A Brief History of the Electric Guitar


Jimi Hendrix, Les Paul, Eddie Van Halen, Carlos Santana, Jimmy Page, Eric Clapton and Slash. These are just a few names that come to mind when we hear a great electric guitar solo or rhythm. These music greats helped usher the popularity and ubiquity of the electric guitar. But how did this versatile instrument came to be? Here is a brief history of the birth of the electric guitar.

Musicians and tinkerers began experimenting with electrically powered instruments such as music boxes and pianos, in the 1800s. But the first attempts to amplify an instrument did not come until the development of electrical amplification by the radio industry in the 1920s. An electronic amplifier strengthens the weak electrical signal from a pickup on an electric guitar, bass guitar, or acoustic guitar so that it can produce sound through a loudspeaker. More recently guitar amplifiers can also modify the instrument’s tone by emphasizing or de-emphasizing certain frequencies and adding electronic effects, typically distortion and reverb all of which can be discussed in another article.

One of the earliest innovators for the amplified guitar was Lloyd Loar, an engineer at the now very famous Gibson Guitar Company. Loar developed an electric pickup for the viola and the string bass in 1924. In Loar’s pickup design, the strings passed vibrations through the bridge of the instrument to the magnet and coil, which registers those vibrations and relays the electric signal on to the amplifier. The first commercially advertised electric guitar was made by the Stromberg-Voisinet company in 1928 and utilizes a very similar pickup.

The goal of these early innovators was to amplify the natural sound of the guitar, but the signal was too weak. It was only when engineers utilized a more direct pickup system, in which the electromagnet registered string vibration from the strings themselves, that the modern electric guitar was born. The first commercially successful model weirdly named the “Frying Pan” due to its appearance was developed and marketed by George Beauchamp a Hawaiian guitar player and Adolph Rickenbacker, an electronics engineer. The two met at the Dopera Brothers guitar manufacturing company in Los Angeles, California. Together, they eventually developed the schematic for a revolutionary idea of an electronic guitar or as we call it nowadays the electric guitar. The concept was by fitting the guitar with two magnets a magnetic field was created that could pick up the vibrations from a string and transfer it to a resonating wire coil turning the vibrations into electrical signals. The original magnets were often parts used in telephones, telegraphs and other communications devices. Wrapped around the magnets were a series of coils, originally made of copper. By allowing an electric current through, the magnets could pick up vibrations, even at soft dynamics, and then send it through the coiled wire and through separate resistors for tone and volume. A tone resistor cut out higher frequencies, while the second resistor controlled volume by minimizing the amplitude of the sound waves. Finally, the signal was transferred through a cable and connected into a speaker system.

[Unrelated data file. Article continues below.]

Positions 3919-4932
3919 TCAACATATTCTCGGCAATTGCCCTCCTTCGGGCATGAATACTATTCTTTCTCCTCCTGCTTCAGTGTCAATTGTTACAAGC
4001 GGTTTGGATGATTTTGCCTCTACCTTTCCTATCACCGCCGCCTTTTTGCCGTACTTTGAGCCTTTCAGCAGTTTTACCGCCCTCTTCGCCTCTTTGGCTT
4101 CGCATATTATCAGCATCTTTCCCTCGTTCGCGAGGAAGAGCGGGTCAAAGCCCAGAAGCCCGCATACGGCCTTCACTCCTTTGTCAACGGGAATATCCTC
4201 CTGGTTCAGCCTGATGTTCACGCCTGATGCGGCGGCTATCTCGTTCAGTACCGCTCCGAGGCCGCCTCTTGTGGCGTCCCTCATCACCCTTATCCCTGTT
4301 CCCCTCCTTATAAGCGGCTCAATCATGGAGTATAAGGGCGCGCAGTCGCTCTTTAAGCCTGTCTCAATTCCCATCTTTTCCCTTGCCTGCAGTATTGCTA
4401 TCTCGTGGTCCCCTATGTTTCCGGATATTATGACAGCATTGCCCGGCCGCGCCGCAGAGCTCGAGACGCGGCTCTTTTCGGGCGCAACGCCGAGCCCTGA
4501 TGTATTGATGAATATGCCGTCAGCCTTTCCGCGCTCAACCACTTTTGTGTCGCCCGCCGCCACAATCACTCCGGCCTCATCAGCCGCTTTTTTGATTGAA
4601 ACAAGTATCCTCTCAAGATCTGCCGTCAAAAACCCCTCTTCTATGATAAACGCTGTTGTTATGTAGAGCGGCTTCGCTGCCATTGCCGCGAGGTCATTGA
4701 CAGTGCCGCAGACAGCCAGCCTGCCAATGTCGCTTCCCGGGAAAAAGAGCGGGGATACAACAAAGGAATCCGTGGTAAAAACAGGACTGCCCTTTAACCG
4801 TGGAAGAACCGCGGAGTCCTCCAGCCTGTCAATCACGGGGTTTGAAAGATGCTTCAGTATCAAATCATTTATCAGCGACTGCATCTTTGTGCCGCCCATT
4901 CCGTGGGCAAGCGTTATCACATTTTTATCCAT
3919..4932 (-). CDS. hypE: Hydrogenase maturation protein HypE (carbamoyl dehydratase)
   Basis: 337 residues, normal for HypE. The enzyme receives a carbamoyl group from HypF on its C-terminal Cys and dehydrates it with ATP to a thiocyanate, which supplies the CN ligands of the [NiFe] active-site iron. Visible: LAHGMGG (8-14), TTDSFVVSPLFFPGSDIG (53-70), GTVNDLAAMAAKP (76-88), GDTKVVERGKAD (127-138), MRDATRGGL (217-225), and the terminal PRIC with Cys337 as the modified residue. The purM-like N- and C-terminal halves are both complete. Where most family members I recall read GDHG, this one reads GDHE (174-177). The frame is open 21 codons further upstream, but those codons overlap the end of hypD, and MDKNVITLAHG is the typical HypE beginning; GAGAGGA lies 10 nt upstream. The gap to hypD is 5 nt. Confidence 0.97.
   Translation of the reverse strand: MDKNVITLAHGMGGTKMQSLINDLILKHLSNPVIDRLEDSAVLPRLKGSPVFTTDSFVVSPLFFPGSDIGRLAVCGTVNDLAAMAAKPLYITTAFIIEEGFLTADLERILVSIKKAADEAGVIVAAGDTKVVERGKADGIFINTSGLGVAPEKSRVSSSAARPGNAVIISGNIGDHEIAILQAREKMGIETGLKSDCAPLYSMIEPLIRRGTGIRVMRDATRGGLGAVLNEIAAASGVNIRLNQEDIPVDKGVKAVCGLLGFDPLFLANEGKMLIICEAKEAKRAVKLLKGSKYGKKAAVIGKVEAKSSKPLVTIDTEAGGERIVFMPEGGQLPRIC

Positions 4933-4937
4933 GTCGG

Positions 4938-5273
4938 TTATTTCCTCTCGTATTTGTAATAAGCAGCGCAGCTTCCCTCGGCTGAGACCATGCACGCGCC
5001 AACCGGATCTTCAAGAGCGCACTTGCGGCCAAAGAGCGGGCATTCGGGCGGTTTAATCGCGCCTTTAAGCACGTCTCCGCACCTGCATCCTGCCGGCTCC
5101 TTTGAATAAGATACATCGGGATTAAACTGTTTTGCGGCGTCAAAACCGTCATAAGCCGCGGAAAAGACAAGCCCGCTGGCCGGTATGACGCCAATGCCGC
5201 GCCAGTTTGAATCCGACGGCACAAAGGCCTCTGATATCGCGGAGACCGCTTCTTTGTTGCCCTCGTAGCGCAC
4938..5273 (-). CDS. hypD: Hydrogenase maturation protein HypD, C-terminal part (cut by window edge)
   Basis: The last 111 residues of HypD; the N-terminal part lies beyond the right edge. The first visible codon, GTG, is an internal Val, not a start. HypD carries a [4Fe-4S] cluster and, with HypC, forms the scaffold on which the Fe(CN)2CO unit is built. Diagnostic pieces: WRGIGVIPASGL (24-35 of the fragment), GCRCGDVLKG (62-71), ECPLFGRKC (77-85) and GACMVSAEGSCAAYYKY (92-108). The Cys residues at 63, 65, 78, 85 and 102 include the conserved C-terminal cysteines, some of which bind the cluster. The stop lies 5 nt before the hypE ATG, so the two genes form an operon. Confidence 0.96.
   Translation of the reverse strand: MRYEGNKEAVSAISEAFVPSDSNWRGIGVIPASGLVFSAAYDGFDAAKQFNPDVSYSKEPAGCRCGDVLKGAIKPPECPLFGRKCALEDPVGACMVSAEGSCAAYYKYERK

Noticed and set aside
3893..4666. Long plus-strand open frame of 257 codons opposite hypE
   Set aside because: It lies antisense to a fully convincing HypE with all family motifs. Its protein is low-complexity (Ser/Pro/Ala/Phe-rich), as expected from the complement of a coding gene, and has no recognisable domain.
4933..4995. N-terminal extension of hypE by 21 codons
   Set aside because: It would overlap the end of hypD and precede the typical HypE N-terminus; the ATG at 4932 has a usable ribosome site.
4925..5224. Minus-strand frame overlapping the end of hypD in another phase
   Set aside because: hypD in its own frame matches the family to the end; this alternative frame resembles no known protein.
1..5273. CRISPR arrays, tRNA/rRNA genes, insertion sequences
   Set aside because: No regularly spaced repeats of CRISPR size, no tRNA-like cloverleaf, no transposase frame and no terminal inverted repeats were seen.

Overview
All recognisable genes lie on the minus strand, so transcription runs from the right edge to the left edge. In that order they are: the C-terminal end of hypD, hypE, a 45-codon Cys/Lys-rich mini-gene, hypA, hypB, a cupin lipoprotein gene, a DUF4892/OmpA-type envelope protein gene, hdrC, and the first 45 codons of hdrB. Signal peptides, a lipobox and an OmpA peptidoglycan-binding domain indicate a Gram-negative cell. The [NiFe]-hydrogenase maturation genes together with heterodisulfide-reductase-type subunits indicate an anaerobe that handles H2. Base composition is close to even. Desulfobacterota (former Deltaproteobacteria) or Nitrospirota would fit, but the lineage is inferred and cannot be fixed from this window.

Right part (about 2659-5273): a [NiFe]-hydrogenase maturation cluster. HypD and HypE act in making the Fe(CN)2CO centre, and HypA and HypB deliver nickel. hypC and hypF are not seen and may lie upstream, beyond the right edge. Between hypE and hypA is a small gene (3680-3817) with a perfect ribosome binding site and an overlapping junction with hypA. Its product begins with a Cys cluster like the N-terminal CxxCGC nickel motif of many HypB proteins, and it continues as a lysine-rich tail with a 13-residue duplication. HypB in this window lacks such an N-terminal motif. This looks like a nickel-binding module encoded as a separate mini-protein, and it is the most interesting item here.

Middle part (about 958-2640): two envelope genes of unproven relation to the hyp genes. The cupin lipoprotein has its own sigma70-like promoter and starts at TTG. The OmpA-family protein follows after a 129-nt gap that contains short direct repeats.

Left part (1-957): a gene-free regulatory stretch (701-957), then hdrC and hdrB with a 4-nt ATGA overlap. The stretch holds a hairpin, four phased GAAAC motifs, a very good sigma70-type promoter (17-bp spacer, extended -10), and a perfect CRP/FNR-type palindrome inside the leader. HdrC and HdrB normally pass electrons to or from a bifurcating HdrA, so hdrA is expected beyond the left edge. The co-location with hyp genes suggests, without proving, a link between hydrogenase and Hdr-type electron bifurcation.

The Rickenbacker “Frying Pan” was an electric Hawaiian model, played flat in the lap, and it caught on immediately with Hawaiian-style guitarists. The standard or “Spanish” style electric guitar, however, sounded so different from an acoustic guitar that it took a while to be accepted. The first artist to develop a playing style unique to the electric guitar was Charlie Christian in the 1930s. At the same time, a few individuals began experimenting with a new kind of electric guitar, using the same pickup as earlier designs but mounting the pickup on a solid block of wood. Les Paul, who was already a well-known acoustic guitarist, built such a guitar on a four-by-four piece of pine and nicknamed it “The Log”. Les Paul designed the solid-body electric guitar in 1941, but by the time it was ready for production by Gibson in 1952, Leo Fender, a former radio repairman had already mass-produced the Fender Broadcaster four years earlier, thus beating Paul to popular credit for the invention. The Broadcaster was a two-pickup solid-body guitar that was fitted with an easy to replace bolt-on neck that contained an adjustable truss rod. The instrument’s pickups were meant to give the same bright clarity as Fender’s lap steel guitars. A 3-saddle adjustable bridge was also included for better intonation.

Regardless of the popularity and earlier release of the Broadcaster, Les Paul acquired a devoted following, and its versatility and quality makes it the favored guitar of many rock guitarists. Gibson introduced a model endorsed by Les Paul himself in 1952 the Gibson Les Paul Goldtop. The solid-body guitars didn’t have the feedback problems that characterized hollow-body electric guitars of earlier days and they had greater sustain.

In the 1950s and 1960s, rock stars and other music legends secured Gibson and Paul’s designs, as well as Fender’s famous Stratocaster, a permanent place in American culture.


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